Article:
Chinese President Xi Jinping officially declared the 2022 Winter Olympics open on Friday – to a huge burst of fireworks that shook the Bird’s Nest, the iconic Beijing stadium built for the 2008 Games.
The slogan of this year’s Games is “Together for a Shared Future,” a phrase that has only grown more darkly ironic as China first barred international spectators from the event because of COVID-19, and then a coterie of Western countries announced a diplomatic boycott over China’s human-rights record.
But neither the pandemic nor politics has managed to throw much of a wrench in Beijing 2022 organizers’ plans. Tens of thousands of people – ordinary spectators as well as dignitaries, athletes and the media – were able to watch the opening ceremony at the Bird’s Nest, a stark contrast to the mostly empty stands last year at the Tokyo Olympics.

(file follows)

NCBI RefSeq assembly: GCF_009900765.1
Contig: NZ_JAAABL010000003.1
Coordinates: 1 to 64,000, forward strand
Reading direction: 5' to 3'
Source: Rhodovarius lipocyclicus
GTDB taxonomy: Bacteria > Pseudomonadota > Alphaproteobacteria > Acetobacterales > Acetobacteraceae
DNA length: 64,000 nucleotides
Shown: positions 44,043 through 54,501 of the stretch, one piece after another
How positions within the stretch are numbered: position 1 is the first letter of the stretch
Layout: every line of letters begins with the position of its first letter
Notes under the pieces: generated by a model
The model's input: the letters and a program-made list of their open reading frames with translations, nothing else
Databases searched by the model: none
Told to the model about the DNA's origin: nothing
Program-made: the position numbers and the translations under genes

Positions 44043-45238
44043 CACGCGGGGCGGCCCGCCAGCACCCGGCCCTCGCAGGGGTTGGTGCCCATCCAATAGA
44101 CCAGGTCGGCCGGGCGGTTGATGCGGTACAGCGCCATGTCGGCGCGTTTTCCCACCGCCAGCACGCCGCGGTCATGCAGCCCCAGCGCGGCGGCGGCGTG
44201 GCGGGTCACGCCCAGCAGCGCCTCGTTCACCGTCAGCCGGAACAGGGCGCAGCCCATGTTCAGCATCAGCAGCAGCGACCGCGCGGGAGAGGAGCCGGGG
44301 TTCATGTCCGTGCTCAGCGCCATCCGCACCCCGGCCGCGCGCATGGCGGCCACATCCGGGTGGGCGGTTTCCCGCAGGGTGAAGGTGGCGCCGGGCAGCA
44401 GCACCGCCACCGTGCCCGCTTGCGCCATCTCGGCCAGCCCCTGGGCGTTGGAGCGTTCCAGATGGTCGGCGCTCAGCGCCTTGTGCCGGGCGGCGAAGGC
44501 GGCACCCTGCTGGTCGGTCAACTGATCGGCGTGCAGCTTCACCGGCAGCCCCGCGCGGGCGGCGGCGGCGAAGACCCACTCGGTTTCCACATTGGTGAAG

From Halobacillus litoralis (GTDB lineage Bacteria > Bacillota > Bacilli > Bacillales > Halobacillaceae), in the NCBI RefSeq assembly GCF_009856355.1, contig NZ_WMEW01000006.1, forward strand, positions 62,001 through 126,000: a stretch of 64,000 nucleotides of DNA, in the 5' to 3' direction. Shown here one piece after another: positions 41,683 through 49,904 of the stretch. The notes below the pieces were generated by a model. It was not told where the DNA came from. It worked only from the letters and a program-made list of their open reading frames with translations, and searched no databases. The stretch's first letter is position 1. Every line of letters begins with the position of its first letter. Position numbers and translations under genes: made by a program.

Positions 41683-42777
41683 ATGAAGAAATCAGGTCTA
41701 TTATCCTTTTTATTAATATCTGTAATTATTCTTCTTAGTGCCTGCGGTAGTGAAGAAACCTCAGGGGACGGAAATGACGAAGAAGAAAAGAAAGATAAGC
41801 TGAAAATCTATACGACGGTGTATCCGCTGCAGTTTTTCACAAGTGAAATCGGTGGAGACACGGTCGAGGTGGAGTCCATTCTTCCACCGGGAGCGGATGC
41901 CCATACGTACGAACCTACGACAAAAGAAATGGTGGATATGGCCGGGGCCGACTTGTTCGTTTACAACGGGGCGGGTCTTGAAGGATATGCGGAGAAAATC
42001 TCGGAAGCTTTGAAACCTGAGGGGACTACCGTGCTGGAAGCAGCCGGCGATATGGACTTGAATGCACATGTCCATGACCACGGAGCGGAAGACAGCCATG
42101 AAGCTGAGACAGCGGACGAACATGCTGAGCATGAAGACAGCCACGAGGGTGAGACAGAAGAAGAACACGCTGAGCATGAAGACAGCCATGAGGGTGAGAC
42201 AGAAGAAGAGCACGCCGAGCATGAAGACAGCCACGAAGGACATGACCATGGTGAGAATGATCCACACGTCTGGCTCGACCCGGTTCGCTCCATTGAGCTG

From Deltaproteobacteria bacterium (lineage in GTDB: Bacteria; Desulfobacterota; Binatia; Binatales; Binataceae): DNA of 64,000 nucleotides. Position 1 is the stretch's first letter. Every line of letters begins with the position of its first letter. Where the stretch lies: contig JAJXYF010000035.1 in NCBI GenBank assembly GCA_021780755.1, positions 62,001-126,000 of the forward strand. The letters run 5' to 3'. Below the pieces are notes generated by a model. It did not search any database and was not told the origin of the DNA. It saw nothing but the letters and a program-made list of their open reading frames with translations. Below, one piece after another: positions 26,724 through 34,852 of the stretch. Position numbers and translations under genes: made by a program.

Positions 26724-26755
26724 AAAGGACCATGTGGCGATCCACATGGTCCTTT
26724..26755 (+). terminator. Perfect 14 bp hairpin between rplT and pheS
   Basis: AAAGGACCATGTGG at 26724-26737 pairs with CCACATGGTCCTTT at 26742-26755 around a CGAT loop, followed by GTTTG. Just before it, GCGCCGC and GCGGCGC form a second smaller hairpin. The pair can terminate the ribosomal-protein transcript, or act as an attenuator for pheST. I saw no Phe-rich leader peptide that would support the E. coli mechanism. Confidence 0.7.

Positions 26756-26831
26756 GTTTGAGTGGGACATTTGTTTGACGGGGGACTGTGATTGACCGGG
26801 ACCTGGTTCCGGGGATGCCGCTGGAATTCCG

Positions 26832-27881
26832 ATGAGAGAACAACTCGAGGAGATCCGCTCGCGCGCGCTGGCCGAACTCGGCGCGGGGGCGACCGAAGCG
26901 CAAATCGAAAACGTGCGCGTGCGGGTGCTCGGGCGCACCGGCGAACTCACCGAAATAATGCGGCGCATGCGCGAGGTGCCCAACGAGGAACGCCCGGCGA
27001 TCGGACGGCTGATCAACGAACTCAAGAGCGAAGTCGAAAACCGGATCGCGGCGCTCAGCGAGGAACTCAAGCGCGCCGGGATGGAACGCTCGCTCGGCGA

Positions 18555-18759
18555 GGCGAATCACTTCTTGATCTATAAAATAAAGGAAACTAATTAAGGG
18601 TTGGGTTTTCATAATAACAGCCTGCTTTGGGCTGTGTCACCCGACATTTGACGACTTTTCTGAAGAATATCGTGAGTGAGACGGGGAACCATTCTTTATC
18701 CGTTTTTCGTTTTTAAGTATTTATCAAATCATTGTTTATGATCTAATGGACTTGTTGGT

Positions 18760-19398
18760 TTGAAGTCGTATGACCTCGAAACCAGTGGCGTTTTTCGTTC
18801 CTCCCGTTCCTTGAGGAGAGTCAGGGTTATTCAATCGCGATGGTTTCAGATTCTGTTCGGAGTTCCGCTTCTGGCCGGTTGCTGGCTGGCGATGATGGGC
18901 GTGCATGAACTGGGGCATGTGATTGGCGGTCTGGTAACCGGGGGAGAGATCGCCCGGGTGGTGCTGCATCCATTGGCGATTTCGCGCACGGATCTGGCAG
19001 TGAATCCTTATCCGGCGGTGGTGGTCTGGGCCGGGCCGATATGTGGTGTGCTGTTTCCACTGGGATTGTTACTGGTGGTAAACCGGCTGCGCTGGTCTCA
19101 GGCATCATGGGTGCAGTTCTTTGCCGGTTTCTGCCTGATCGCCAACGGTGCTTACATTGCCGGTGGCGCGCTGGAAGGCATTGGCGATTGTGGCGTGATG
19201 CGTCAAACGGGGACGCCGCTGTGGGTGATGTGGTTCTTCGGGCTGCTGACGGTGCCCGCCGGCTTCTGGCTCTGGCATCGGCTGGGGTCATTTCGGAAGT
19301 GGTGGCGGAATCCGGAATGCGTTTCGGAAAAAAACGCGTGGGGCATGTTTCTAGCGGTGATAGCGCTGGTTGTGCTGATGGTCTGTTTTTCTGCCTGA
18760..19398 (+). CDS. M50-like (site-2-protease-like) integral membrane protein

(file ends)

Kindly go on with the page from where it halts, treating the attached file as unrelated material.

A few world leaders may have been missing, but China’s allies, including Russian President Vladimir Putin, flew in to show support. Mr. Putin and Mr. Xi met Friday ahead of the ceremony, releasing a joint statement condemning NATO expansion and reiterating Chinese claims over Taiwan, a major show of unity between the two allies amid growing tensions with the West.
There was a triumphant and joyful tone to the ceremony itself, directed once again by filmmaker Zhang Yimou, who kept things short and sweet. While the first sequence of the 2008 Summer Olympics opening in Beijing was more than an hour long, on Friday the athletes were already parading into the stadium at the 20-minute mark.
What was on display was spectacular, however, a masterful combination of elaborately choreographed performances, many by children, and LED and computer-generated displays.
The show began with a countdown themed to the lunar calendar, appropriate as China is currently celebrating the start of the Year of the Tiger, and performers holding large stalks of “grass,” symbolizing spring.